But you can also look at the skilled broadcasters and see that they simply adapted and continued. For example, Wait, Wait, Don't Tell Me and Ask Me Another are both recorded usually in front of a live audience, which brings great natural energy with it. But I've found those shows equally entertaining even recorded from the cohosts' homes. There are many other shows with similar skills.
It's okay if you consider yourself an amateur podcaster—we all were at some point. I only don't want you stay that way.
1. Skilled podcasters pursue personal growth
A skilled podcaster will often introspect before seeking external growth. They'll find ways to improve their planning, their communication skills, their tools and processes, and such.
2. Skilled podcasters have “SMART” goals
You might consider it cliché or overly used, but I still think the “SMART” goals approach is highly applicable and valuable.
Here's how I define “SMART”:
Listen to “How to set and achieve SMART goals for your podcast” for more information.
3. Skilled podcasters seek specific answers
Instead of asking broad questions like, “How do I grow my audience?” skilled podcasters will search for answers first (because skilled people often know how to find answers on their own). And when they do ask questions, they're usually specific.
For example, “My podcast gets 100 downloads per episode. I have an email list with 1,000 subscribers and a 25% average open rate. My podcast is about pet-grooming. If I have only $100 to spend, should I buy ads in Overcast, an industry website or publication, or sponsor another podcast in the pet industry? Or should I spend it somewhere else?”
4. Skilled podcasters say “what's next?”
Constant growth is a signature of skilled people. It's not a lack of contentment or even an obsession with outdoing themselves, but a motivation to always improve.
So whether it's finishing an episode, reaching a milestone, or accomplishing a goal, skilled podcasters will seek new innovations, milestones, and goals.
5. Skilled podcasters invest for results
Whether spending time, energy, or money, skilled podcasters will see it as an investment they hope will result in some kind of improvement. That could be directly measurable, like spending $100 to get 150 new subscribers. Or it could be more intangible, like upgrading your tools so things are easier, faster, better, or remove a frustration.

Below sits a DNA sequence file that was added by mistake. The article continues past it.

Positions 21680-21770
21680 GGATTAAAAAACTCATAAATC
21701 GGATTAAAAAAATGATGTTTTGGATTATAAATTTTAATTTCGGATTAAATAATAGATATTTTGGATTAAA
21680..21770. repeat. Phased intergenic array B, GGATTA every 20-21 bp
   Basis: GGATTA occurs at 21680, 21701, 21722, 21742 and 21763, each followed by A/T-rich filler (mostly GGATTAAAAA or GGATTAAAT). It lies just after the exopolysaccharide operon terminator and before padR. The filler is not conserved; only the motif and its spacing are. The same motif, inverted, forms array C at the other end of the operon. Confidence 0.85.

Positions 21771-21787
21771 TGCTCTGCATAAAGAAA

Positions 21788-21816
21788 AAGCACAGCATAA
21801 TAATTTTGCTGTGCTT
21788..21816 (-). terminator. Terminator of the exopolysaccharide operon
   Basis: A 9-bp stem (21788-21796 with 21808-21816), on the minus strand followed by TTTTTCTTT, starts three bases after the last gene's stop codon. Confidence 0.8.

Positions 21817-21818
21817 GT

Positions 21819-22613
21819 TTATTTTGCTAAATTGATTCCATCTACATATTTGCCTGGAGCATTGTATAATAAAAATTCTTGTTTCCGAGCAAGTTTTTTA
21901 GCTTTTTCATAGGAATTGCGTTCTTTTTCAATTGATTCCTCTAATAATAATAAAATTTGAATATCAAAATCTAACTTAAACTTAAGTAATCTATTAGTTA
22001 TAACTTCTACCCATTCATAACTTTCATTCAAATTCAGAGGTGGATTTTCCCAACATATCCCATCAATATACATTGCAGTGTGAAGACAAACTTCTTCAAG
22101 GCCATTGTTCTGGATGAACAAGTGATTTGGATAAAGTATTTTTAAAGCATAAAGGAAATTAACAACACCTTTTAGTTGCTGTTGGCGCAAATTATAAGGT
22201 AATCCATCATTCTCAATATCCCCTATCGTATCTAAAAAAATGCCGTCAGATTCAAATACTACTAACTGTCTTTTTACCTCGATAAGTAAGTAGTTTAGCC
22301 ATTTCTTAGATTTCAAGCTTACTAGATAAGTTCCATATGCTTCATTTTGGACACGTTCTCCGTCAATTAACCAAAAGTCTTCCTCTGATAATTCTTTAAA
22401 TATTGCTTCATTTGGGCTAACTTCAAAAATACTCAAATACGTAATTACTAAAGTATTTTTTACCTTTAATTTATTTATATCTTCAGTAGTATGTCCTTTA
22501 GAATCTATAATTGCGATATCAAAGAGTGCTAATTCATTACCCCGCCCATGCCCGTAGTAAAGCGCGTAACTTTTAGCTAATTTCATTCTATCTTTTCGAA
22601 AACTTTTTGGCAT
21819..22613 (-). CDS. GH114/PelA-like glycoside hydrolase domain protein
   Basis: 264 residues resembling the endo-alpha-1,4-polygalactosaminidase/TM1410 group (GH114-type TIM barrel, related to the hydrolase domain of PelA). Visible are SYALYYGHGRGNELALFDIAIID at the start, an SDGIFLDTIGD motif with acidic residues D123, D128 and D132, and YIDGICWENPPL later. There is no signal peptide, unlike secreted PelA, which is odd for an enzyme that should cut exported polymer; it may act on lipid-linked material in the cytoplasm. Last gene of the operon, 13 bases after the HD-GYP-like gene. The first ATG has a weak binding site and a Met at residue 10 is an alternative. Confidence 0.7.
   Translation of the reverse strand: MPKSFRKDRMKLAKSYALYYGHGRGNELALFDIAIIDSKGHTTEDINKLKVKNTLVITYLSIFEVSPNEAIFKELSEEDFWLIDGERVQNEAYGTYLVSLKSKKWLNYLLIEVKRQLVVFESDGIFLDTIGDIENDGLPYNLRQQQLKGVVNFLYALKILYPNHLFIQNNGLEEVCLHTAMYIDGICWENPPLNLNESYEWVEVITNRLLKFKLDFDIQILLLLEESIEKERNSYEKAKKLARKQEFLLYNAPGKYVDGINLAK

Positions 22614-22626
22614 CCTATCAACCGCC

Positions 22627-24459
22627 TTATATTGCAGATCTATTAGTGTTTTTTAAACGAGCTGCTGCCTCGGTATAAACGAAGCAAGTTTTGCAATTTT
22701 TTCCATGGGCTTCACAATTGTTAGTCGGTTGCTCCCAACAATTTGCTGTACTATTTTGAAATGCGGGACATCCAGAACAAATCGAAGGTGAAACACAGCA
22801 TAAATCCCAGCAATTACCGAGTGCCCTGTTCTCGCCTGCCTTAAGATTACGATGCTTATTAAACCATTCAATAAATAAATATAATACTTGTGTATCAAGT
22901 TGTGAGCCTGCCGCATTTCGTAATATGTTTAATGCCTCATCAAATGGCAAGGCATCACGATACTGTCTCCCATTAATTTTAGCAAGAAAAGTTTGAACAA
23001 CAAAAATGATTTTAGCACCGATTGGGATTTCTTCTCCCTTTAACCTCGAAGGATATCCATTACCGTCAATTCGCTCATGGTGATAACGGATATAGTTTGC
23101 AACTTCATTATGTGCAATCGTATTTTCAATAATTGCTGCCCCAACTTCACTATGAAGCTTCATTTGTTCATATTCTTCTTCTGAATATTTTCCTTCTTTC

6. Skilled podcasters celebrate and learn from others
Back to news about The Joe Rogan Experience, I think skilled podcasters would be looking for what they can learn from Joe's success and how they can apply that in their own situation.
Applying lessons doesn't mean imitating (do we really need more “____ on Fire” entrepreneur-interview podcasts?), but it means adapting and interpolating for your uniquenesses. Sometimes, you might even decide to do the exact opposite and you could have even greater success!
7. Skilled podcasters train and practice diligently
Every great artist became great with diligent work. They practice, learn, or refine daily. They work hard. They push their limits.
8. Skilled podcasters want labor to be worth it
Cliff Ravenscraft now lives by an inspiring line he heard from one of his clients, “I don't want easy; I want ‘worth it.'”
You've probably heard this idea said in different ways, such as “If it's worth having, it's worth waiting/working for.”
The difference isn't in how much labor there is, but in why skilled podcasters are doing it.
For example, I once replaced the alternator in my car. I had never done that before. It wasn't easy and I didn't even have the right tools for it. But it was worth it to me because it mean spending only 25% of the money it would have cost for an auto shop to do it for me. And it actually took me less time, too!
If you've already launched your podcast and want to become a skilled podcaster, I think Podcasters' Society is the best place for you to improve and grow!